Importing machinery from EUInternational trade is the core of the business world. Buying and selling goods across national borders enable manufacturers to benefit from an expanded international market, rather than being limited to doing business within their own country of origin.

International trade is advantageous for many reasons, including lower productions costs in one region versus another, specialized industries, diversity of resources and consumer preferences.

The EU market

Exporting to the EU is particularly valuable because it provides access to an extensive and diverse marketplace with millions of consumers. The cornerstone of the EU market is the free movement of goods, which enables products to be transported and sold anywhere in the EU.

Generally, complex and varied national laws have been replaced with a blanketed set of rules for EU countries. This is beneficial because it simplifies the process for businesses that want to trade in other EU countries, while also cutting down on costs. Still, there are rules that businesses must follow to ensure trade is conducted fairly and seamlessly.

Trading with non-EU countries

EU import procedures are dictated by the EU customs code, which is the set of all rules covering customs matters in a trade with non-EU countries. Its primary aim is to ensure that customs practices in all EU countries are uniform and transparent.

Importing machinery from the EU

When importing machinery from EU to a third country (a country outside of the EU), it is important to make sure you have the appropriate licenses and make export declarations to customs through the National Export System. Other things to take into consideration include:

  • VAT
  • Import taxes
  • Import duties
  • Export procedures (i.e. duty relief schemes)

VAT and other taxes

When the third country you’re importing to receives your machinery, you may be charged a duty, in addition to an equivalent of VAT or purchase tax. VAT depends on whether you’re exporting the machinery directly or indirectly, when you organize delivery and when the customer collects the machinery.

It is often possible to zero rate exported goods to third countries by:

  • Making sure they leave the EU within set time limits (usually three months)
  • Keeping evidence of their departure
  • Keeping evidence in your accounting records that the transaction took place
  • Providing official evidence of export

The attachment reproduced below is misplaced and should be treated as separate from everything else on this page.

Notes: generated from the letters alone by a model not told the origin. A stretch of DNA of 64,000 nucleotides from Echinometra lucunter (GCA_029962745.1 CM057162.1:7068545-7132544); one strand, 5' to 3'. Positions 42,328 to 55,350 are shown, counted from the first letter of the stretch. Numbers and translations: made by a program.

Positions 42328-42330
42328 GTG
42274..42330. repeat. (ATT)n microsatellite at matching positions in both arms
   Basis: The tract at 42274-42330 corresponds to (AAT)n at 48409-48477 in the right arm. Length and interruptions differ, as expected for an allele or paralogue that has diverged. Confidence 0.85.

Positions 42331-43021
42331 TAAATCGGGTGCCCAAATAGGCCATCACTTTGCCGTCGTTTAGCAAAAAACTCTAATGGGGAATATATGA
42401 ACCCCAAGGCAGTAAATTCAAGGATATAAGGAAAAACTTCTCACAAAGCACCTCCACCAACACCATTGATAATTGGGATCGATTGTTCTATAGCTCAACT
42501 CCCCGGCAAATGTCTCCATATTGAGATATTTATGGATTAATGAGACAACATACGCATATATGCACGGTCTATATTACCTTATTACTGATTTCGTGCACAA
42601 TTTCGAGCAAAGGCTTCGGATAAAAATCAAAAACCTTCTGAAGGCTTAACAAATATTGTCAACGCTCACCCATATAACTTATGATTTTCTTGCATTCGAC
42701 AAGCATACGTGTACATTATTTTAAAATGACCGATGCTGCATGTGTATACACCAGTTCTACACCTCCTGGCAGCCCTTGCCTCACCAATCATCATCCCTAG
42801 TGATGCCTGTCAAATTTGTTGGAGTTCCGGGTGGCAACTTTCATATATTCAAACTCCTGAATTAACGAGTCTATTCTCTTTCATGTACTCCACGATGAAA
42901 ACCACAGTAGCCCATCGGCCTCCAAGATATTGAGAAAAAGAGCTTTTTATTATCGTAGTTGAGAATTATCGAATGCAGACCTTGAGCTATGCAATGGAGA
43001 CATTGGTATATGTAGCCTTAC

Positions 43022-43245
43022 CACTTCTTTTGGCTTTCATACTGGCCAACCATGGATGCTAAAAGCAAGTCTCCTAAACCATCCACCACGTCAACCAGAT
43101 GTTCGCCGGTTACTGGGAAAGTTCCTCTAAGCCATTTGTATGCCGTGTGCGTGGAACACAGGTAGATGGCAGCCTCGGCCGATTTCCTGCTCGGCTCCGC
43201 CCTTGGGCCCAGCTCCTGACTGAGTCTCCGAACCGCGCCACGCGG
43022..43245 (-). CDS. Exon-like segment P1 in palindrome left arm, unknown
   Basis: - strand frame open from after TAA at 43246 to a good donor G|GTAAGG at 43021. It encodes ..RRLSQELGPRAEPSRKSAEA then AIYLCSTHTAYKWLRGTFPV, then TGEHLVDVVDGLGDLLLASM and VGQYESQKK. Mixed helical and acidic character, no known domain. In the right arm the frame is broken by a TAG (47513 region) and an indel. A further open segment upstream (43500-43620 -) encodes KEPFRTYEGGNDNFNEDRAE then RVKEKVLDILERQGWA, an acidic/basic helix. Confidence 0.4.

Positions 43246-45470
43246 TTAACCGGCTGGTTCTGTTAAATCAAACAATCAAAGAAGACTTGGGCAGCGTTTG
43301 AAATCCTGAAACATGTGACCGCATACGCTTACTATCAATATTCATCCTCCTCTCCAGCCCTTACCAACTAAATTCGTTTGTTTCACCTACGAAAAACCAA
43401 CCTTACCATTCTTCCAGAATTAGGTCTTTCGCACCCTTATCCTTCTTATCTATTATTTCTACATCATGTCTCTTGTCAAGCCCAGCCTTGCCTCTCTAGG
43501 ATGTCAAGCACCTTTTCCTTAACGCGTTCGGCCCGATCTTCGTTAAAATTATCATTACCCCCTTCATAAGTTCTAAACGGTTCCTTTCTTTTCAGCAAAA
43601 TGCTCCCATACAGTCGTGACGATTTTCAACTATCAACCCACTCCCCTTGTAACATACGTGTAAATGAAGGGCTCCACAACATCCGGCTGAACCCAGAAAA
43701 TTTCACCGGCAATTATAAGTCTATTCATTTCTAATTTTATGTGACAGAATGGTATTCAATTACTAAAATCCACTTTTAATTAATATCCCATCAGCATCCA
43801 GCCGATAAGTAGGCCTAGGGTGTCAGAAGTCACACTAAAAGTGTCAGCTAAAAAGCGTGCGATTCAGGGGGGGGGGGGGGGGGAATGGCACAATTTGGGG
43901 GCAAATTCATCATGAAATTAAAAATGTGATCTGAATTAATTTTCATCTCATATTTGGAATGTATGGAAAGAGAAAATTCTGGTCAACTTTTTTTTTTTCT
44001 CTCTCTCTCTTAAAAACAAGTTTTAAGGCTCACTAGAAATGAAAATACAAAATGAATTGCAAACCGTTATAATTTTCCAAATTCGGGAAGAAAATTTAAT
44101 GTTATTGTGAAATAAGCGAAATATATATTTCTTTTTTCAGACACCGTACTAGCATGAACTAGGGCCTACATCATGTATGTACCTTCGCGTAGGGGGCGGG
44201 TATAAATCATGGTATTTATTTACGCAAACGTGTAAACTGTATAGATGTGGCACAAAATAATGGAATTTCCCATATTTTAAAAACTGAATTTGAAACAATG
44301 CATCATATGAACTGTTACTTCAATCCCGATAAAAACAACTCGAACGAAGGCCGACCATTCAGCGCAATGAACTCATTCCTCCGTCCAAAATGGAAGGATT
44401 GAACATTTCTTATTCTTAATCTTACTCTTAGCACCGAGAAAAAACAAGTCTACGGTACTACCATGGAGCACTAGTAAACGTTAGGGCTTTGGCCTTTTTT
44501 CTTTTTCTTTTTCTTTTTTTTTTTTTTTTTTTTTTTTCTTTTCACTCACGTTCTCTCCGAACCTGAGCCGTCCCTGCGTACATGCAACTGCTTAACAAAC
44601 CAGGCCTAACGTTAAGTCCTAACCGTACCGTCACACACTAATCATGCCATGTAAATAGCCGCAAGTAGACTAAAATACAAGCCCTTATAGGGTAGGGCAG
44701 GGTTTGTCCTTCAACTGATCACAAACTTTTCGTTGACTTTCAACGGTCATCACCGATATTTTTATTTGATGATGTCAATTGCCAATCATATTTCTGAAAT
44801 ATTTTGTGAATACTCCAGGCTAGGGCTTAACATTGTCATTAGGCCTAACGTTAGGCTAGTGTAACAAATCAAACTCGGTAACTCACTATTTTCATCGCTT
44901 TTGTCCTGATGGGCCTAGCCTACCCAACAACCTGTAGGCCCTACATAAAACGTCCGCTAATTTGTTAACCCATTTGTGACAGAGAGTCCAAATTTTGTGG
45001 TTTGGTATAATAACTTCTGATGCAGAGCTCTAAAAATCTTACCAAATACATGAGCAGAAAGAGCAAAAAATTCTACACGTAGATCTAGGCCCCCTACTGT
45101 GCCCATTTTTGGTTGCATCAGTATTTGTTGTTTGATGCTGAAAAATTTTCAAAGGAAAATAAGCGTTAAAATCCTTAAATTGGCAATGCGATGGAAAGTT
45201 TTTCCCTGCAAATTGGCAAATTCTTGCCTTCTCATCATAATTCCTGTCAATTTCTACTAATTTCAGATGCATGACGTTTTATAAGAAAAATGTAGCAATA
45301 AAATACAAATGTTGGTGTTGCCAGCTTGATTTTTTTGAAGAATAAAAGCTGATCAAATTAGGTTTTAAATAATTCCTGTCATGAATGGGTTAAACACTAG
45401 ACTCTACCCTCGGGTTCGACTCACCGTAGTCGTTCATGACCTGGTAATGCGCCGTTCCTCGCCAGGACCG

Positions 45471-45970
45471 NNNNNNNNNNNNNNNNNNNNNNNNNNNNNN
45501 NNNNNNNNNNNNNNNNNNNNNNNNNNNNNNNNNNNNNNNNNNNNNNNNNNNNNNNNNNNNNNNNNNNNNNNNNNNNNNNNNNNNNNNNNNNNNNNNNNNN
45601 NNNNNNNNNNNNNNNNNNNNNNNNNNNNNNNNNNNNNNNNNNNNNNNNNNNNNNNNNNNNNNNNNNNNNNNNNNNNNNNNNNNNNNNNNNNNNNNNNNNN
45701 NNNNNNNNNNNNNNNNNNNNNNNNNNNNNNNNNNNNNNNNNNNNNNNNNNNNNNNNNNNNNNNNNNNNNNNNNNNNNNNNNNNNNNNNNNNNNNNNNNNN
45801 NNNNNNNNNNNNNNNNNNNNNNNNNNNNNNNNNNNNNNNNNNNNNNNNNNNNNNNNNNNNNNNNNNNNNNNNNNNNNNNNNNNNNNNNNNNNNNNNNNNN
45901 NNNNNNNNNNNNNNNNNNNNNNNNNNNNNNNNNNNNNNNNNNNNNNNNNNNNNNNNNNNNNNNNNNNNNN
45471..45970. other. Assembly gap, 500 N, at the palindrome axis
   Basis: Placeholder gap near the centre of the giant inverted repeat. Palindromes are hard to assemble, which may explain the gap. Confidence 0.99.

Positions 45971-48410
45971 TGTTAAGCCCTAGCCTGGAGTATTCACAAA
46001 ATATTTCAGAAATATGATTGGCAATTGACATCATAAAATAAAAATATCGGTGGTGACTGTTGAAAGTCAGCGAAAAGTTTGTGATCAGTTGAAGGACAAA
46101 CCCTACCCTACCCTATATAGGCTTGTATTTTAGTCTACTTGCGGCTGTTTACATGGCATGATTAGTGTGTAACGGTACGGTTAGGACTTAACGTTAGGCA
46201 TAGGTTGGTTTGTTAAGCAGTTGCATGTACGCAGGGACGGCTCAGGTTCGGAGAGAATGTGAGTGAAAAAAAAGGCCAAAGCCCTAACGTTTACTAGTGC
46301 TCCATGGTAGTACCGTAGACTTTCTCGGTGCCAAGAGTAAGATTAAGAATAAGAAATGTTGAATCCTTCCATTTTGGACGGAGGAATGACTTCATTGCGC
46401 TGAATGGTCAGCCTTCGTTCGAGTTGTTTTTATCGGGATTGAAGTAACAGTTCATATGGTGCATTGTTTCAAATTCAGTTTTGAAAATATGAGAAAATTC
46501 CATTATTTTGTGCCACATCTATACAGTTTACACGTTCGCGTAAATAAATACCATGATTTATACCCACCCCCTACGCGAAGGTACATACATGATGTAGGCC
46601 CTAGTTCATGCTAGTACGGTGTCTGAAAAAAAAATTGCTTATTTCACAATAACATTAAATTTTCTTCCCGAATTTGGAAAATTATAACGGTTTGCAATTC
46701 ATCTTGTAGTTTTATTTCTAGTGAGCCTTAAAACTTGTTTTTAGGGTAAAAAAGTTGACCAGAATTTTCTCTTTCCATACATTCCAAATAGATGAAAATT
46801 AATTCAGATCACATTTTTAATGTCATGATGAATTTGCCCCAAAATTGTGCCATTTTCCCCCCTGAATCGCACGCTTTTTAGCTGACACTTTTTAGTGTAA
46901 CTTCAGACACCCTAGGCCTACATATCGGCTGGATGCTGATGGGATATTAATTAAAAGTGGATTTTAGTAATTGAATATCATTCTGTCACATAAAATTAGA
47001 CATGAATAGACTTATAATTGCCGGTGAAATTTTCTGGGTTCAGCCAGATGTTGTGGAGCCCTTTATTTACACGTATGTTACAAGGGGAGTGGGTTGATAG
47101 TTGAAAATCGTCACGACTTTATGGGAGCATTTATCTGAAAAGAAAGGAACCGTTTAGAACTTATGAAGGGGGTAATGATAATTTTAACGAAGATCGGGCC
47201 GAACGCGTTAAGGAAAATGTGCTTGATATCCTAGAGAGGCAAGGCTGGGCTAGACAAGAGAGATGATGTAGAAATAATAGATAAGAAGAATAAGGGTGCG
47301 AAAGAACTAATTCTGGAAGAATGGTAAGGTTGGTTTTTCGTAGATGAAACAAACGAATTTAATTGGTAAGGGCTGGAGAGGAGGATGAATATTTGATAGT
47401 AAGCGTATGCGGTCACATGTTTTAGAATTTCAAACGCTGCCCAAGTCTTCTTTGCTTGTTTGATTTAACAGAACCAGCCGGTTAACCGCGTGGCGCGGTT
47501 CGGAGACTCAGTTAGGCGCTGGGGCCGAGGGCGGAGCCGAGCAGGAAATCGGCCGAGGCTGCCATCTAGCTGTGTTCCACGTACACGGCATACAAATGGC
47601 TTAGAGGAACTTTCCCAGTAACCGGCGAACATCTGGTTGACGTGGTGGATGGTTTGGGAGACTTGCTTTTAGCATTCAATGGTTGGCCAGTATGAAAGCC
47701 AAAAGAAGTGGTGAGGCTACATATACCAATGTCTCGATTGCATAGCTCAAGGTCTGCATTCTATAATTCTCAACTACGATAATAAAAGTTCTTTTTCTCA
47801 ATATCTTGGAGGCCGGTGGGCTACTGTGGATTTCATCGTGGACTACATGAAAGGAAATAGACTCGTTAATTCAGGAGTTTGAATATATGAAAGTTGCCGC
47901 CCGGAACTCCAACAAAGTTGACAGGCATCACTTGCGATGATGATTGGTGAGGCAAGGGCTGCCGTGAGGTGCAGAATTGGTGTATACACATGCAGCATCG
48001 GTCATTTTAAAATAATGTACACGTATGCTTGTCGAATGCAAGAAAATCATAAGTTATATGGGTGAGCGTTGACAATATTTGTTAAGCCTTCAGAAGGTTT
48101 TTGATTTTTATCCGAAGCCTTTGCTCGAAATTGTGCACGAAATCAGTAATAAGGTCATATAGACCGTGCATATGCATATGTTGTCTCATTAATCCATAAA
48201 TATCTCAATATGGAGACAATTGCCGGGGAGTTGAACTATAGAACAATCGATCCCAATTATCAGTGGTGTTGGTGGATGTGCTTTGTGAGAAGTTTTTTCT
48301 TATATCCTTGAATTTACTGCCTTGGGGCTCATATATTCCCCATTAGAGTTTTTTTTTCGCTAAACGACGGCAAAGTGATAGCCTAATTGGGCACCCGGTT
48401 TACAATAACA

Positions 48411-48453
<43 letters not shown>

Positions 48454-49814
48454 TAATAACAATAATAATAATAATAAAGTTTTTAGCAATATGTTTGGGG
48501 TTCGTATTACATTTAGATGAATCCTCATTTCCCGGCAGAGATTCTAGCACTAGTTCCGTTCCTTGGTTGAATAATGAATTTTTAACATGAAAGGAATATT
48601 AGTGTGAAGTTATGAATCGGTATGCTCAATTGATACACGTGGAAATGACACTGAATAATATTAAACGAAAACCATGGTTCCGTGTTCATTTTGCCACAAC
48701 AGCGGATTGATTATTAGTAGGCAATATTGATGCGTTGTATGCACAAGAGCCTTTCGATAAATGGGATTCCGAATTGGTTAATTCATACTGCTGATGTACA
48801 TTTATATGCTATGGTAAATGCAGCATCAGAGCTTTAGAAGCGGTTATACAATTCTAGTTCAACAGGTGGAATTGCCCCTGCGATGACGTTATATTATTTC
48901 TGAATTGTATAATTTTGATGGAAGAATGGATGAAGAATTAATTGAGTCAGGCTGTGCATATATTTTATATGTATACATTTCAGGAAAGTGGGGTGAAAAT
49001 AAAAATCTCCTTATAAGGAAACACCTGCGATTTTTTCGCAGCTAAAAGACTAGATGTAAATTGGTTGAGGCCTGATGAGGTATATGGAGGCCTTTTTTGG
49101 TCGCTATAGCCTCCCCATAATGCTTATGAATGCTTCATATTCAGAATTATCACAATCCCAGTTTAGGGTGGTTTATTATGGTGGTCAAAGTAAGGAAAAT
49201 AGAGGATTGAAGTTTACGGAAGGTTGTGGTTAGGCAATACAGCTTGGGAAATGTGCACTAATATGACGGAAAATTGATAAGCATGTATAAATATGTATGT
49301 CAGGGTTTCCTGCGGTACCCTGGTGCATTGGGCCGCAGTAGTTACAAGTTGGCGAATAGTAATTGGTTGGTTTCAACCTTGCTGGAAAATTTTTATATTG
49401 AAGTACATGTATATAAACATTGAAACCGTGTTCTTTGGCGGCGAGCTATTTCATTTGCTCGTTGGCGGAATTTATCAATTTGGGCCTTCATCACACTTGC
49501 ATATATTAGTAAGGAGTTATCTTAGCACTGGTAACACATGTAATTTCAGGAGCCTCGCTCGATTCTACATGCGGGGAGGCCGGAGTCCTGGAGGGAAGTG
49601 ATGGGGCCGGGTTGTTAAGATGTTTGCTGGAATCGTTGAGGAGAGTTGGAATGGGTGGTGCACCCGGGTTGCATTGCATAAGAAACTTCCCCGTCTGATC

Because export regulations depend entirely on the country you’re exporting to, be sure to check the country’s commodity code for all exports outside of the EU. The commodity code allows you to check any regulations that may apply to your export, check any licenses that are needed in the destination country and calculate customs duties and tax that may be due.

Read also:  Promoting an auction of industrial assets: how to create a good web banner?

Export Declarations

To permanently export goods outside of the EU, you must submit an electronic export declaration through the National Export System (NES). To do this, you need an Economic Operator Registration Identification (EORI) and be registered for NES.

Importing goods from outside the EU

When importing machinery from a third country, you are required to:

  • Make an import declaration to customs
  • Pay import duty and import VAT

Import declarations

Machinery coming from countries outside the EU must have an Entry Summary Declaration (ENS). An ENS contains information about goods entering the EU, and must be lodged at the first customs office of entry to the EU by the carrier of the goods. Upon arrival at the customs office of entry to the EU, goods are placed into temporary storage (max of 90 days) until they are assigned to one of the following customs-approved treatments or use:

  • Release for free circulation – all conditions have been met and goods are “released for consumption”
  • Special procedures – refers to an external or internal transit of goods, storage, or specific use

Customs declaration

After import, your machinery will be placed under a customs-approved treatment or use using a Single Administrative Document (SAD). This document can be presented to customs authorities by the importer or representative by delivery or electronically (each EU country has its own system).

Import taxes and duties

Depending on where your machinery came from and its classification, you may be required to pay customs duties and VAT. This is usually determined as a percentage of the value of the goods being imported.

Other things to consider

It is important to note that machinery, as well as all goods imported into the EU, must meet the EU technical requirements to protect consumers. This includes product safety, technical standardization, packaging, and labeling.

Product safety

Manufacturers and distributors must:

  • Supply machinery that complies with the general safety requirements
  • Inform consumers of the risks that a product might pose
  • Notify the relevant national authorities if they discover that a product is dangerous


Thank you for reading our articles, stay informed about the industrial world and Exapro by following us on Exapro HubFacebookTwitter and LinkedIn.

Leave a comment